Engineers build amazing things, but in many cases we’re shielded from the customer experience by layers of product management, UX, and design. Consider the clownfish, who lives inside the protective, poisonous tentacles of the anemone, shielded from the outside world. (Can you tell I just saw Finding Dory?)
Some of us go out of our way to include design in our workflows, but the unlucky among us may never really feel the effects our code changes have on customers, or vice versa, how those customers affect our code changes.
When we’re siloed away from other departments, user experience and design can become an afterthought in the product development process. And thinking of engineering and design as separate entities ultimately affects both: designers can benefit from engineers’ knowledge of constraints, just like engineers can benefit from designers’ insight into customer preferences and usage patterns.
At FullStory we believe the best products are created when every department in a company cares about and strives to perfect the customer experience, and to that end we’re always evolving ways for engineering and design to work together. That’s not to say we’ve perfected the process — there’s still room for improvement — but we try to close that gap between engineering and design a little more with every production cycle.
Start with mocks.
This one might seem obvious, but all too often engineers enter “heads down” mode and bang out entire features on our own, without stopping to get opinions or UX input. When that happens, we expect designers to come in at the very end of development, wave their magic wands and make it look good, as if their job were to put a coat of paint on a newly-built house.
There’s no better way to involve design from the get-go than to start with visual mock-ups of the product or feature. It starts a dialogue between engineering and design. What are the constraints that make the mock-up possible or impossible to execute? Why would customers prefer to do it this way versus another way?
Once you start building the feature, don’t stop trading ideas with your designers. Keeping that dialogue open is the only way to make sure that when you inevitably hit a snag in development, neither you nor the design team veers off the course you set together.
It’s tempting to think of ourselves as mind readers when we’re building out a product. We know what the customers want, or what they think they want, or what we think they think they want, and we’re pretty sure we know what we have to create to help them accomplish that goal.
But the specific details of the interaction matter more than we’d like to think. Designers have a particularly good handle on our customers’ preferences and behaviors, since they either work closely with the UX team or are the UX team. If there’s ever a question of where the button should go, or what order the steps should go in, or when the customer should be presented with a certain option, your designers are the best people to help you frame, research, and understand the problem.
Think like a user, not an engineer.
We have a hard job. We take an idea that has no physical form, write dozens or hundreds of lines of code (along with unit tests and pages upon pages of documentation), and create something that never existed before. Most end users know, on a theoretical level, what it is we do at our jobs, but the finished product in their hands is powered by black magic as far as they’re concerned.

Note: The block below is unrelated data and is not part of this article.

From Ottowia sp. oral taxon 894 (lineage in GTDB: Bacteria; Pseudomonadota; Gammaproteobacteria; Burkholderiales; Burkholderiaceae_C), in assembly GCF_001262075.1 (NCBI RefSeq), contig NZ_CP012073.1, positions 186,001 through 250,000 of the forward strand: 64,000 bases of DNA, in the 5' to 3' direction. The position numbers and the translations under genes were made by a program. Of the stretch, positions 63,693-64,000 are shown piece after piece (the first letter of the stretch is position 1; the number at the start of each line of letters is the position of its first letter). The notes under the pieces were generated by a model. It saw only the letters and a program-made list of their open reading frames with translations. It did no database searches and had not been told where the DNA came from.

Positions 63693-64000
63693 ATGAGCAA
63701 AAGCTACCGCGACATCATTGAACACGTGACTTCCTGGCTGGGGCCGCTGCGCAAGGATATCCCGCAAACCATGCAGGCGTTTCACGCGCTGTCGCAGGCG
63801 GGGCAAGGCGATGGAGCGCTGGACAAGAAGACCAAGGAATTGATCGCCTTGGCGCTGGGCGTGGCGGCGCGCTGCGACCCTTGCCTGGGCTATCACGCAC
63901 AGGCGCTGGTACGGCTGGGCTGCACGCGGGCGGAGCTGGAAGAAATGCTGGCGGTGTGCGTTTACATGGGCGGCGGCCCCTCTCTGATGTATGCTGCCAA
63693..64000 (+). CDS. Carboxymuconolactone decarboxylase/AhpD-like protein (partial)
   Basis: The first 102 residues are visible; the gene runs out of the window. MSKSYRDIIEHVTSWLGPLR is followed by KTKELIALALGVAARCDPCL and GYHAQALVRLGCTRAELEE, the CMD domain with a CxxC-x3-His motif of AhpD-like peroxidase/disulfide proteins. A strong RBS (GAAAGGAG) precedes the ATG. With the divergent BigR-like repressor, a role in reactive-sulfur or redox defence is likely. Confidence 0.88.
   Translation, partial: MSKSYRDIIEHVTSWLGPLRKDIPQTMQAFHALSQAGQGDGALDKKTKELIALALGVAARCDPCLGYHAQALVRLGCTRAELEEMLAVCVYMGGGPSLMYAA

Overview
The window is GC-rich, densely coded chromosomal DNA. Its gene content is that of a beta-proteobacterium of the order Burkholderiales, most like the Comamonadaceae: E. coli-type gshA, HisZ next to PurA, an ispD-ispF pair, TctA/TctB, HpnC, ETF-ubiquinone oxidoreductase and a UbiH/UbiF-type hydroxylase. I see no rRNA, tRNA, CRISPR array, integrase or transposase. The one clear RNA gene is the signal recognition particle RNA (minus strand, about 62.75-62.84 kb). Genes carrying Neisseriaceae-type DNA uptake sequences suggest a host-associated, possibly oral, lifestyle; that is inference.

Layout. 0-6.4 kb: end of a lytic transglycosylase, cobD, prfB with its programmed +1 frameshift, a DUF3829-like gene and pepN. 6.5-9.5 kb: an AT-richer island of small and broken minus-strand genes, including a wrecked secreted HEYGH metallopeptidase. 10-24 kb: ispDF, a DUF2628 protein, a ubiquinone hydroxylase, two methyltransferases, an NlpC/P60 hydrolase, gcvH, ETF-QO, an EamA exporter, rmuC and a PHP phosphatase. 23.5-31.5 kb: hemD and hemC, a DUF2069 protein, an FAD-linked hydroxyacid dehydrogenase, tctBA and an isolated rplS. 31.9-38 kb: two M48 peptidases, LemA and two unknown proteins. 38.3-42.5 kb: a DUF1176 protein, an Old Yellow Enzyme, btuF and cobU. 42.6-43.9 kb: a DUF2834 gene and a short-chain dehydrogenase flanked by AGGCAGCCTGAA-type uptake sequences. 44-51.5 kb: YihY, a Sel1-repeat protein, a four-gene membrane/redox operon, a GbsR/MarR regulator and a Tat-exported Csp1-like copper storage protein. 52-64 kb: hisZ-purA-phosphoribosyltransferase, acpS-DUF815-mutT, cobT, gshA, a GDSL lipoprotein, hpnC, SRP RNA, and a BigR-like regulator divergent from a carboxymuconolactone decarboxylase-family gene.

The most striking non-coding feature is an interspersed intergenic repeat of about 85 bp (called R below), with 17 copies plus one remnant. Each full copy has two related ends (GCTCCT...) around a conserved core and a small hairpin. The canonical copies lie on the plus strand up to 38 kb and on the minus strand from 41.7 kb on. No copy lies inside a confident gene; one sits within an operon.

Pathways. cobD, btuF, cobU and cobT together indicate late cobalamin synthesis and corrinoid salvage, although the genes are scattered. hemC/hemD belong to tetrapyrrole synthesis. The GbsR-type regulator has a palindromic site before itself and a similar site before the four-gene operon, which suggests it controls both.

Customers, therefore, have little to no appreciation for how difficult it is to make a piece of software or new feature. But why should they? Just because it was hard to make doesn’t mean it works well or measurably improves our customers’ lives.
Our designer teammates help us put on our user caps. That might mean we find ourselves putting extra work into a feature to make it fall more in line with customer expectations. But it’s always better to build something that people will use, even if it takes more time. Any time spent on a feature customers don’t use (or even worse, hate!) is time wasted.
Don’t be afraid to suggest changes.
This is a great reason to work with designers early and often. We don’t have to be slaves to the designer’s initial mocks — like I said in the first section, starting with mocks is an exercise in communication and compromise. There can and will be unforeseen engineering restraints or sudden strokes of genius that send us ricocheting off in a new direction. But keeping an open dialogue with the design team means that you can suggest changes and updates to the original plan without surprising them at the finish line with a feature they’ve never seen before.
It’s also worthwhile to note that we’re the foil to our designers’ pie-in-the-sky, idealistic aspirations. If their mocks are completely unachievable, we’re the ones who can tell them so, along with the reasons why. Design and engineering are all about iterating, iterating, iterating until you get it right, and working closely is the best way to make sure one department isn’t fading out of touch with the reality of the project.
Do you have the engineering/design dream team?
These are just a few of the ways we work together at FullStory. In the spirit of software development, we’re always iterating, both on our product and our company dynamics. In an upcoming blog post, we’ll talk about how we work cross-departmentally in *themes, not teams *and put all of what we talked about above into practice.
Do you find you work better in cross-departmental teams, or are your disciplines siloed away from one another? Have any tips for improving the design/engineering workflow? Let us know on Twitter @FullStory!